|Verbal AbusersPage 10 of 10 (1, 2, 3, 4, 5, 6, 7, 8, 9, 10)|
|advice from the bookworm lol-You might find 'The Verbally Abusive Relationship" by Patricia Evans helpful|
Posted: 9/6/2009 4:25:49 PM
|^^^^^ I agree, this is an extraordinary book for anyone who has been the victim of verbal abuse.|
I also recommend it to anyone like me who has been subjected to personal attacks on the forums from sick strangers who enjoy attacking people who post here.
I get attacked for being 56 all the time here whenever I post something!
The bottom line is, that terribly insecure people try to make themselves feel more important by attacking others.
|Verbal Abusers |
Posted: 12/13/2009 10:53:14 PM
Trust is earned.. and when it comes to an abuser forgiveness is earned also.. From one who has been there and survived that.. Those who have not experienced it have no right to discuss forgiveness, or pontificate upon the matter..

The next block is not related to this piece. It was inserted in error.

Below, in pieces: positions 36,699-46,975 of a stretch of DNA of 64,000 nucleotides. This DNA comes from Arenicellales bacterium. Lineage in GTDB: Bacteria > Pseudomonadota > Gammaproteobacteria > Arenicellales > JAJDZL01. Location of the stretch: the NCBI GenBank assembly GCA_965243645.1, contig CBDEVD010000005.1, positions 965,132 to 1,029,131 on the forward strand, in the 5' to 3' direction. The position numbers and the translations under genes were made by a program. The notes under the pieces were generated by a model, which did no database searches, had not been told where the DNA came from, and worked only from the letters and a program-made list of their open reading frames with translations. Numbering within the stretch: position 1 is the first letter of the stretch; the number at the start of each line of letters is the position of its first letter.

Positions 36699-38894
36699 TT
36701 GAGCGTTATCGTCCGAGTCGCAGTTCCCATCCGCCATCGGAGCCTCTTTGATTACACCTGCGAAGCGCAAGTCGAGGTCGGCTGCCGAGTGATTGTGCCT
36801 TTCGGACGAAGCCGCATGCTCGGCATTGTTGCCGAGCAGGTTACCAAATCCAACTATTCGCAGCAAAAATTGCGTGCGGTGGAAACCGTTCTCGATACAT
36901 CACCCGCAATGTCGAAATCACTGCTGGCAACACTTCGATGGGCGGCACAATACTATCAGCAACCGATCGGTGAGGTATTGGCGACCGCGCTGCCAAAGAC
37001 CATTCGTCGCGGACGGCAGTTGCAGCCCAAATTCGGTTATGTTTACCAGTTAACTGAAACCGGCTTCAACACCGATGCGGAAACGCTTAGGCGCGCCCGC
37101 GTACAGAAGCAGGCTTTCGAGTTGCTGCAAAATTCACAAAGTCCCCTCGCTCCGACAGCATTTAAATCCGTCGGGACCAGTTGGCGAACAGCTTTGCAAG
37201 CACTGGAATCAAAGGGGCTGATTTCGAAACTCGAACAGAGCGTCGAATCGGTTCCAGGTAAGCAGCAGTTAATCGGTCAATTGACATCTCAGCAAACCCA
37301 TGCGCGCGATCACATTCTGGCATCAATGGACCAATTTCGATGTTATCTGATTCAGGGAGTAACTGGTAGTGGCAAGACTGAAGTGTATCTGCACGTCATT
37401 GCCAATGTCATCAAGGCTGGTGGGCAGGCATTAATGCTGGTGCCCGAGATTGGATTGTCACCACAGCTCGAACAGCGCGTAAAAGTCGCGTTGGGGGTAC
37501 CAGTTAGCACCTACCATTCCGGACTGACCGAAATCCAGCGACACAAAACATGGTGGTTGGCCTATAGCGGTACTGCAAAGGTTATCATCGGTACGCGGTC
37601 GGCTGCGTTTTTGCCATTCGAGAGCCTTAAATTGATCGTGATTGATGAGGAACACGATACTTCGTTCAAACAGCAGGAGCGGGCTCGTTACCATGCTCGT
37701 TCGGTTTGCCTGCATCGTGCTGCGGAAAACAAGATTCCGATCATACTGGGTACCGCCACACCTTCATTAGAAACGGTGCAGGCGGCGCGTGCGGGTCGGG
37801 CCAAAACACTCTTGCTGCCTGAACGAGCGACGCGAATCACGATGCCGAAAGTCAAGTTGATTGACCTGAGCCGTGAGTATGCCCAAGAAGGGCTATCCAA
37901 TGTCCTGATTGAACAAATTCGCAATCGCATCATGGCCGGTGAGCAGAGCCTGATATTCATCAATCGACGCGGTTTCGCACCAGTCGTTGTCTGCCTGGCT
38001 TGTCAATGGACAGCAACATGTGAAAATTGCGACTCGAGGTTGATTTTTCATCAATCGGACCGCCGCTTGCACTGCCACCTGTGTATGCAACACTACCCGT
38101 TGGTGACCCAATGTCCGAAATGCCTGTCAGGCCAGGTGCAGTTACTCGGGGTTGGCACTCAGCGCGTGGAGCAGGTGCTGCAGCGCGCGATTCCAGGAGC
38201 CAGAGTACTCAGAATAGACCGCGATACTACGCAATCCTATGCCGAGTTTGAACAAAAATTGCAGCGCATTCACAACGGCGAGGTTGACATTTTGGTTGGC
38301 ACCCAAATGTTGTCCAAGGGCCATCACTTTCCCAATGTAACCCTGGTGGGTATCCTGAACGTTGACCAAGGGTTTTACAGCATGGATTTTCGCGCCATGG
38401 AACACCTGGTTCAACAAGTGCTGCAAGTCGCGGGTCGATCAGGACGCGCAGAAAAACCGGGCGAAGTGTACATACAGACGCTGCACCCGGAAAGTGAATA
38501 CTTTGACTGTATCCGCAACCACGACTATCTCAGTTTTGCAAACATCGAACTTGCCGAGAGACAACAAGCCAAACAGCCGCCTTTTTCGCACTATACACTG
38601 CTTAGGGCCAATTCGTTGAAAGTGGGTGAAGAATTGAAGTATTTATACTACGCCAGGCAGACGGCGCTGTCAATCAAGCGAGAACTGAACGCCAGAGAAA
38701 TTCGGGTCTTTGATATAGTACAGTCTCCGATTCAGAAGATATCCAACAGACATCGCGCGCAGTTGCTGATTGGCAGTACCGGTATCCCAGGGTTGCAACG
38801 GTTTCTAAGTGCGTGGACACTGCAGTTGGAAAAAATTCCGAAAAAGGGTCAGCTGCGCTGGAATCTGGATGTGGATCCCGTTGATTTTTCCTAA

I'm more than willing to forgive anyone anything as long as they are genuinely sorry. Not sorry they got caught, not sorry for themselves. Sorry that they genuinely feel guilt and remorse and wish to undo the wrong they have done and know deeply is truly their responsibility.
Here's the snag.
This self observation rarely comes from an habitual abuser. Regardless, even if they are the type to feel deep remorse afterwards that's even more scary because what it means is that they are addicted to the rush of their outbursts and cannot control their emotional outbursts despite deeply wanting to.
Either way, you and a relationship with them are hooped.
That's what victims of abuse that stay too long, have a hard time realising. They are generally good people who think they owe it to forgive every time someone says sorry. They think they should not expect anyone to be perfect. That's what they say to themselves. No people are not perfect but there is a limit to the imperfections you should accept. Murderers are not perfect but would you want to be close to one. Is it reasonable to be close to one???